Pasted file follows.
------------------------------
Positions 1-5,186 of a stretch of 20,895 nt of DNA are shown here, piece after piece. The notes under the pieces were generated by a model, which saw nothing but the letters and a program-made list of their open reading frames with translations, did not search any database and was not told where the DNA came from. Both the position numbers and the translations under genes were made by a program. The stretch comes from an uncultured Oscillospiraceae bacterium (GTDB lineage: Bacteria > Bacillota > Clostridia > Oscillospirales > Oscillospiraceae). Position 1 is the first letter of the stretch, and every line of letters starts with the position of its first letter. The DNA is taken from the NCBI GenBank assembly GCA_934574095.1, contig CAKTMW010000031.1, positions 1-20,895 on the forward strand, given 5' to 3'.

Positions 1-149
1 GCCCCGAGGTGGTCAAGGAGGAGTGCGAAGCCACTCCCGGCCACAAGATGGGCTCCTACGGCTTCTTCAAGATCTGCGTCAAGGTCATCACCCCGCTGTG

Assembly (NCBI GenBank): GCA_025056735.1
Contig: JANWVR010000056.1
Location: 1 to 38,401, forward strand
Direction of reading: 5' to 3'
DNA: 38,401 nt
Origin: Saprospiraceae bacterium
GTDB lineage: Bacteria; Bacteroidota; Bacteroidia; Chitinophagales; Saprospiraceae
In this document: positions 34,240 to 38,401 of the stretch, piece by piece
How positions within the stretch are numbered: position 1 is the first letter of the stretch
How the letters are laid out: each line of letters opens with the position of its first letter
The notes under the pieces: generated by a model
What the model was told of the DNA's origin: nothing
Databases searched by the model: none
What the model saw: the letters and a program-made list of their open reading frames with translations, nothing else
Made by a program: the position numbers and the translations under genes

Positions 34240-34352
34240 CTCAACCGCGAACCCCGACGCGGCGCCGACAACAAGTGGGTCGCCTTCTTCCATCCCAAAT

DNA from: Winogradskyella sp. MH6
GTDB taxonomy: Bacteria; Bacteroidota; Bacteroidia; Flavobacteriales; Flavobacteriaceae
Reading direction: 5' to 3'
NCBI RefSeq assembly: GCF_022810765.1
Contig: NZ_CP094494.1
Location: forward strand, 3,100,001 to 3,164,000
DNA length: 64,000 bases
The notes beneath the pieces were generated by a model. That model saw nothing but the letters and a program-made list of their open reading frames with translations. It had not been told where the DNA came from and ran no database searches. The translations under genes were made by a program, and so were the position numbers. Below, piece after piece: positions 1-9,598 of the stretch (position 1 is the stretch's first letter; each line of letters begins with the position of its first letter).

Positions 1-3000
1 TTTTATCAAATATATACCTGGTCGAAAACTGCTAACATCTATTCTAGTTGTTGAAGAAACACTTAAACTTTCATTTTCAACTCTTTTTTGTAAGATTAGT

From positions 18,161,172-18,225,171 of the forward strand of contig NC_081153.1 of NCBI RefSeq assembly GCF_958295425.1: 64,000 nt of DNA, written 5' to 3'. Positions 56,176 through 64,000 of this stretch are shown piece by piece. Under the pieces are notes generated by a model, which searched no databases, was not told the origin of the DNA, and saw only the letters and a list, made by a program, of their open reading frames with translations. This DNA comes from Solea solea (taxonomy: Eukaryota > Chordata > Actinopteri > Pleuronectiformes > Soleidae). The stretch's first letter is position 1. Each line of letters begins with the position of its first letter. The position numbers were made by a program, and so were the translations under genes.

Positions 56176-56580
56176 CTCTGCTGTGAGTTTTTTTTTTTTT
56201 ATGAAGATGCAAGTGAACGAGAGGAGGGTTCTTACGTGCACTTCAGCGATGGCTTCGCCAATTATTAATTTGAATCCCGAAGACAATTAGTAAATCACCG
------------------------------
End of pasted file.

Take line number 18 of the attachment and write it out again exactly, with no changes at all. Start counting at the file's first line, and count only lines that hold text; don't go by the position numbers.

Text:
Made by a program: the position numbers and the translations under genes